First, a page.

Late Night Library

Dog-Eared and Dispatched: November 9, 2014

Dog-Eared and Dispatched: November 9, 2014

Hello, hello, hello! Happy Sunday! Welcome to week’s rundown of bookish news. Ebooks are the theme of the week, as Open Road and HarperCollins come to terms over Julie of the Wolves. We also take a look at the latest trends in ebook subscription services, as well as taking a peek at what the big publishers are up to. The footnotes range from Amazon to Wittgenstein, and also manage to cover the elections. Ready? Read!

No more ebooks for you!

As we mentioned way back in May, Open Road Media has been engaged in a court battle with HarperCollins in a copyright dispute over Jean Craighead George’s 1973 bestselling children’s book, Julie of the Wolves. Open Road claims George granted them ebook rights, while HarperCollins says that their contract with the author, with excruciating prescience, gave them exclusive digital rights to the work. The court found that HarperCollins’s contract could be interpreted in their favor, but that Open Road’s claims were not without merit (and of course their cover for the book was better, but that wasn’t brought up at the hearing). Rather than awarding HarperCollins more than a million dollars in costs (the vast majority of which was their attorneys’ fees), the court ordered Open Road to pay $30,000 in damages + $7,040 in costs – their income from the “unauthorized” ebook being $39,207.76. As Publishers Weekly notes: “While ostensibly a copyright matter, the case was always more about e-book royalties,” and about authors’ rights in face of publishers’ force. Bring in something about limited distribution channels, and this case would be a gathering of all the current publishing bogeymen. [LNL, The Bookseller, Publishers Weekly, The New Yorker]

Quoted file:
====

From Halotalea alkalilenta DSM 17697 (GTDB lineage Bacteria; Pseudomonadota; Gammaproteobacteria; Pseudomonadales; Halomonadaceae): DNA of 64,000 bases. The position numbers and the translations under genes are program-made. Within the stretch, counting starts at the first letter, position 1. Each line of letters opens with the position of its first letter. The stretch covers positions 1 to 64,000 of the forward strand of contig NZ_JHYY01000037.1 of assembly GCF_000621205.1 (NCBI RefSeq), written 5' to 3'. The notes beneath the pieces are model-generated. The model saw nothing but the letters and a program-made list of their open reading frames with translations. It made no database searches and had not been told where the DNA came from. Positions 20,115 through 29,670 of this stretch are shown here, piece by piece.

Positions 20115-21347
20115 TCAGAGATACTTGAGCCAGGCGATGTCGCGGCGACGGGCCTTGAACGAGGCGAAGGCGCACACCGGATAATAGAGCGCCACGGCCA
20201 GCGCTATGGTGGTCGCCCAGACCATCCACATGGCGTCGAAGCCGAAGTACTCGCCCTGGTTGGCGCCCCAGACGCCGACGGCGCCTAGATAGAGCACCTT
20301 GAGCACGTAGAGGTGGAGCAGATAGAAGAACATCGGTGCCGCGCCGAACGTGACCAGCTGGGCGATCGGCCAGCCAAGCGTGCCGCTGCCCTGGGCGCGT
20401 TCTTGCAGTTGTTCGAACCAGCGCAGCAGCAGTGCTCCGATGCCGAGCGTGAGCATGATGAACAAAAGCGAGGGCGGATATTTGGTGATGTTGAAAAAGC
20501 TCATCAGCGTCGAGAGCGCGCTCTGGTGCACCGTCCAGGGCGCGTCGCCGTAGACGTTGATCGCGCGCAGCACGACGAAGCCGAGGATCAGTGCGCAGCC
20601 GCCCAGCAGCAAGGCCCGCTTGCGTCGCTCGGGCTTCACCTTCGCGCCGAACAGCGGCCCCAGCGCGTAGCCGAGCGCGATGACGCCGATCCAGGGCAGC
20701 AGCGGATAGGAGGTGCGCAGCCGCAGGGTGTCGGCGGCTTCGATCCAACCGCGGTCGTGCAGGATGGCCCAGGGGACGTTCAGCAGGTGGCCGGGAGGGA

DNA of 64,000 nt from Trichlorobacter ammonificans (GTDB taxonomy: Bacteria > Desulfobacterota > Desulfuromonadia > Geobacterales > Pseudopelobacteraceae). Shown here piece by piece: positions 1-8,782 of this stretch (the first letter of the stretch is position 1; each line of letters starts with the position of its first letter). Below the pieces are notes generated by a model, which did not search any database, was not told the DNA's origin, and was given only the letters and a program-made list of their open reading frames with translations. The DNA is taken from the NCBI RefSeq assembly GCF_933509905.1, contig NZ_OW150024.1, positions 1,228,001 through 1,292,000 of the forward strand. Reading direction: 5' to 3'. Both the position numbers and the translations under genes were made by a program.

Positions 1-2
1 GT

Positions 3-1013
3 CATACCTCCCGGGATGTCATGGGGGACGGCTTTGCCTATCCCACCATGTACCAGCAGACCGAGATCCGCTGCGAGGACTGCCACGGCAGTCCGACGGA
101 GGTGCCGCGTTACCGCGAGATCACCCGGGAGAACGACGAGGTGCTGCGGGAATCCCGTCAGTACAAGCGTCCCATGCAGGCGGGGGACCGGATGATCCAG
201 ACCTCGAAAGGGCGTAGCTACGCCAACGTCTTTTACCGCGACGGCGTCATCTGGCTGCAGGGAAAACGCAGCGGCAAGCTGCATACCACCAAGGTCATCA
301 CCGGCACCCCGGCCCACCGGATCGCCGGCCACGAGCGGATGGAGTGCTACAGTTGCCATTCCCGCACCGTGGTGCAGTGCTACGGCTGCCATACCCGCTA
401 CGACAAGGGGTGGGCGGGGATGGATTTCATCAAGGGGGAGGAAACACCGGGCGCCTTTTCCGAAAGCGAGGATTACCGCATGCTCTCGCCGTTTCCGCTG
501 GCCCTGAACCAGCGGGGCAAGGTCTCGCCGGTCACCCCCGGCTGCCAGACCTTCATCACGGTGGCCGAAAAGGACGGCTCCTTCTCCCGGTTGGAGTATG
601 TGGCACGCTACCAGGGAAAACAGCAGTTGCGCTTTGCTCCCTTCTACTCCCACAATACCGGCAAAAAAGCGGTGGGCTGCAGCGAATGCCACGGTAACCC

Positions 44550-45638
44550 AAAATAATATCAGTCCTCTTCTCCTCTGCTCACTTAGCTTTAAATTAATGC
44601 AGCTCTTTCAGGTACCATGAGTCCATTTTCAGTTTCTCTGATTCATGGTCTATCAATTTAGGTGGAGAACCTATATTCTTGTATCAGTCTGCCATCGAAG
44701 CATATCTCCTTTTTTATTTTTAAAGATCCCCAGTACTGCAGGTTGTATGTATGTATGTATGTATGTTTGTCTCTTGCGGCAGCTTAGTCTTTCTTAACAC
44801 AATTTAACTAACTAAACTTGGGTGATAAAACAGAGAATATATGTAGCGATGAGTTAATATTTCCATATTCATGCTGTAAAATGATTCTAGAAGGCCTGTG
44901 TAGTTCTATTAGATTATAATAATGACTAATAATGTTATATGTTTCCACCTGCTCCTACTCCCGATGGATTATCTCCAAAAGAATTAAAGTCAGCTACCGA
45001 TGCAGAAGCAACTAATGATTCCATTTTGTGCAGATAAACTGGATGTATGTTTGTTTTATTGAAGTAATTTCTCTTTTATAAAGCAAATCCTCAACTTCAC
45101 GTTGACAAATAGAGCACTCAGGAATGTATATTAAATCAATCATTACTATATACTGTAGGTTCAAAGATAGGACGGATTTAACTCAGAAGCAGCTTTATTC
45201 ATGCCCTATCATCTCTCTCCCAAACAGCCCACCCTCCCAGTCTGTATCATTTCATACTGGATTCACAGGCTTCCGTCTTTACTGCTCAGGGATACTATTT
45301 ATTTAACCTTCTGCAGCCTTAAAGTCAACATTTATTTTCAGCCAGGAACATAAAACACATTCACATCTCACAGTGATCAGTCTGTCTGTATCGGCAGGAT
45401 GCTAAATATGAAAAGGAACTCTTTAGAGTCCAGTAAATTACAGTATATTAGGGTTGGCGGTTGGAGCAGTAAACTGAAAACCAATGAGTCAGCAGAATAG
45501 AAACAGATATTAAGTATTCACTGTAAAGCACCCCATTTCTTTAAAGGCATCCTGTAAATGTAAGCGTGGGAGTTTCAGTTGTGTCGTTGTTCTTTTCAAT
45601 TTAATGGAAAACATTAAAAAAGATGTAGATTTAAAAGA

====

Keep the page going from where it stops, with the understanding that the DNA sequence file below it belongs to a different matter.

Scribd. Oyster.

While we’re still thinking about ebooks, there’s quite a bit going on over on the digital front – a battle no one seems to know how to fight (probably because it’s not really a battle and these military metaphors for business are silly). Simon Dunlop of Russian ebook subscription service Bookmate (coming soon to an English language device near you), has a think piece pondering if ebook subscription services will last; not surprisingly, he concludes that they will – if they have enough social features: “As good as these algorithms may be, we feel they cannot replicate the success of recommendations from friends, family or like minded readers. Intuitive social functionality combined with the convenience of a subscription model is a winning formula and we’ve found the value it creates in the eyes of the consumer makes a subscription model viable.” Oyster appears to agree with Mr. Dunlop, as they have announced a new feature for their subscription platform: lists. Yes, now you too can make lists of books you like or want to read on Oyster, just like you could on Goodreads or Librarything or, back in the day, the late lamented Readmill (which I, for one, still miss). Then of course you can share the lists. If any of your friends are on Oyster, which might be a pretty big if. Not to be outdone, Scribd has also announced a new feature, taking on Amazon/Audible with the addition of, yes: audiobooks. We assume Oyster will add audiobook integration next year, right about the time Bookmate starts to make a real play for the English-speaking ebook subscription market. [ITProPortal, Galleycat, Readmill (alas), The Bookseller]

On your toes.

In corporate publishing news, HarperCollins posted an increase of 24% in their revenues, due mainly to their acquisition of Harlequin and the success of the Divergent series. Their ebook revenues were also up, by a healthy 28%, and now account for 22% of their revenues. Simon & Schuster, meanwhile, posted flat earnings, with an 11% loss in sales for the most recent quarter; perhaps they are hoping their new contract with Amazon will help. Random Penguin is still working on its post-merger restructuring, and it looks like it will involve closing their offices in France and Germany; the work will be done in London instead. We eagerly await further rumblings as the large publishers reposition themselves. [The Bookseller, Publishers Weekly, MobyLives!]


  1. Atavist Books has been shuttered, raising questions about the future of enhanced ebooks.
  2. Amazon vs. Hachette: a war for the future of publishing?
  3. What happens when a book really changes your mind?
  4. Speaking of changing minds, how did libraries fare in the elections?
  5. On overcoming writer’s block and cultural criticism.
  6. On the poetical implications of Wittgenstein.
  7. Clearly the world needs more short stories about typewriters.
  8. If you need help procrastinating on your NaNoWriMo project (and also).
  9. Joshua Ferris has won the Dylan Thomas Award for To Rise Again at a Decent Hour.

Posted on: November 9, 2014 · Blog, Dog-Eared & Dispatched, Homepage ·Tags: , , , , , , , , , , , , .

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